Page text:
As the world’s largest ship, Majestic Maersk not only impresses with its sheer size, but even more with its technological advances. Never in maritime history has a vessel so big consumed so little energy and polluted as little as this ship.
By Henrik Kellberg, journalist
Majestic Maersk is one of twenty Maersk Triple-E ships built at Daewoo shipyard in South Korea. The photo shows one of the sister ships, Maersk Mc-Kinney Møller.
PHOTO: BENT NIELSEN/POLFOTO
She does not feature the round contours so often beloved by sailors, yet Majestic Maersk steals the spotlight wherever she goes.
“Everyone wants to come aboard – colleagues, journalists and especially the pilots, whose eyes light up when they stand here on the bridge,” says Captain Dick Simon Danielsen, welcoming Focus Denmark aboard while the ship is docked in Singapore.
Captain Danielsen is clearly used to the frequent visits. During our tour of the gigantic ship, he points to places where visiting photographers typically like to take pictures. Yet there is nothing monotonous or automated in the way he speaks of the ship’s technical features, even though he must have conveyed this information hundreds of times.
Captain Danielsen exudes a personal fascination with this ship, one of 20 such ships ordered by the container shipping company Maersk Line from the South Korean shipyard, Daewoo Shipbuilding and Marine Engineering.
Most of all, he is impressed by the manoeuvrability of the ship, which measures in at 400 metres long, 59 metres wide and a dead weight of 165,000 tonnes.
“The new thing about these ships is that they have two main engines instead of one. By running one forward and the other in reverse, I can get the ship to sail laterally (sideways) and we can sail into wharfs even slower than previously,” he says, openly admitting to his pride in being one of the ship’s two captains. “I have always been fascinated by sailing. As a child,
I always urged my parents to choose holiday destinations where I knew we would have to sail to get there. So standing on the bridge of the world’s largest ship is definitely a boyhood dream come true.”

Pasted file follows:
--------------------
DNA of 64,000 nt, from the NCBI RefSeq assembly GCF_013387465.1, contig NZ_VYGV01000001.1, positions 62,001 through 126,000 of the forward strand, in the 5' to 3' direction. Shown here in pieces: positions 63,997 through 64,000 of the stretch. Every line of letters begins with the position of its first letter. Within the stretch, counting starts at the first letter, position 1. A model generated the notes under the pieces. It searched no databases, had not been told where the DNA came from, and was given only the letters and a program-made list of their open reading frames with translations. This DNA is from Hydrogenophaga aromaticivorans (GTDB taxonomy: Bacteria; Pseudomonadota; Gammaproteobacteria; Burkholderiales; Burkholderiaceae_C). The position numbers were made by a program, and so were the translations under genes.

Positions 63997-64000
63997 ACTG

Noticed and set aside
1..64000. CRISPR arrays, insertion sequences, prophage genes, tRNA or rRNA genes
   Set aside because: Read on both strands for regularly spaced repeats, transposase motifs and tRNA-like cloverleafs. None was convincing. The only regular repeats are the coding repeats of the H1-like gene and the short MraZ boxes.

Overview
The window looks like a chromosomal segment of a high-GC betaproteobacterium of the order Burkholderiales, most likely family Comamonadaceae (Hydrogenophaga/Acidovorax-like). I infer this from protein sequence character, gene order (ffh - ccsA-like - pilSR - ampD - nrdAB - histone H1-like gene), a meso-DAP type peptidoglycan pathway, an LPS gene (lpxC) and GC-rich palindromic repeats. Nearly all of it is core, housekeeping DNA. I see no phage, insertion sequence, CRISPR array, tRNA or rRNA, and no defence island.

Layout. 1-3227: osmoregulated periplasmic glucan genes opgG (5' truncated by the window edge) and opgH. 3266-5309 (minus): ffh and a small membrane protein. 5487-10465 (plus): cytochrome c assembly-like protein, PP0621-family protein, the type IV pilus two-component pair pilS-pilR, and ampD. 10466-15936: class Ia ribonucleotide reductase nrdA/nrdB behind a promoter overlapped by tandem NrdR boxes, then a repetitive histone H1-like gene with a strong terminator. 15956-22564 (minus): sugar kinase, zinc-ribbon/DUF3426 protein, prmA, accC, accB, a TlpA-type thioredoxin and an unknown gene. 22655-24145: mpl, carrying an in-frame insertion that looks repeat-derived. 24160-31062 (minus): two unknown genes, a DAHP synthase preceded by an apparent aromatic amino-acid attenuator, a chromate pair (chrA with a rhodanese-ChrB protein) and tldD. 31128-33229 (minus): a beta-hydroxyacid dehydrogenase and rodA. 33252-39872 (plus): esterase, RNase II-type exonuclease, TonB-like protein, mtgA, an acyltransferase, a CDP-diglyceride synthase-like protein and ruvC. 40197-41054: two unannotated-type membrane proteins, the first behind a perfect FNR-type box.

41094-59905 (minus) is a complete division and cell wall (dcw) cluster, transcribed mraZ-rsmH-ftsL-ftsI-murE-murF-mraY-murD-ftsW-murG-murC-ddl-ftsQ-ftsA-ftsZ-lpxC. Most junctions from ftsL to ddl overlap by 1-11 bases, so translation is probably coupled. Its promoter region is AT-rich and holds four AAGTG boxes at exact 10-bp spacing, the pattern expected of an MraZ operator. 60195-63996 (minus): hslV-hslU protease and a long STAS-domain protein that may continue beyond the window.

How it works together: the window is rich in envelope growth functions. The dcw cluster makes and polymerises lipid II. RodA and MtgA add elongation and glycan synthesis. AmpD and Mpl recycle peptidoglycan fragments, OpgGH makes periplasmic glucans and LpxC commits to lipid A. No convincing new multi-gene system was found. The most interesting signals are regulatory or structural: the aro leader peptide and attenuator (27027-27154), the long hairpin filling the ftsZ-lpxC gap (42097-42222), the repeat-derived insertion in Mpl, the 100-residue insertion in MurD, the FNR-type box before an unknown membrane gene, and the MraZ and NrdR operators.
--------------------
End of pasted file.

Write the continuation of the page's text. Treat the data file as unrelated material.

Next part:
Maersk Triple-E class specifications
Triple-E pollutes less
Grams of CO2 to transport 1 tonne of goods / km
Majestic Maersk is the second of Maersk Line’s Triple-E ships from the shipyard in the South Korean city of Okpo, which will build a total of 20 of these ships for the Danish shipping company. The three Es stand for the principles underlying the new design: economy of scale, energy efficiency and environmentally improved. Transportation time is no longer one of the primary competition parameters. Price and environmental friendliness are what now move the needle for customers.
So Maersk Line asked its in-house technology company Maersk Maritime Technology and external suppliers to brainstorm ideas and develop proposals for maximising the three Es: better economy, lower fuel consumption and a smaller environmental footprint.
The first E, economy of scale, was achieved through fundamental design changes. Instead of a V-shaped hull, the Triple-E hull is much more rectangular and closer to U-shaped.
The second E, energy efficiency, was already made possible by the decision to sail slower. This decision provided the opportunity to re-think the engine, leading to the design of two smaller main engines instead of the standard design employing just one. In practical terms, this enables the ships to reduce fuel consumption by 20 percent compared to Maersk’s E-class ships, which were also the world’s largest at the time of their building in 2006.
Delving into the heart of the ship, the ship designers did themselves a favour by consulting some of the leading experts available in the field: Maersk Line’s own marine engineers. Majestic Maersk’s marine engineer Michael Sort was among those consulted.
“There had been a brainstorming process throughout the company about ways to reduce daily operating costs, and we marine engineers were also asked to participate,” he says. For example, he points to the Majestic Maersk’s electricity production system, which in many ways resembles a system straight from the mind of a marine engineer.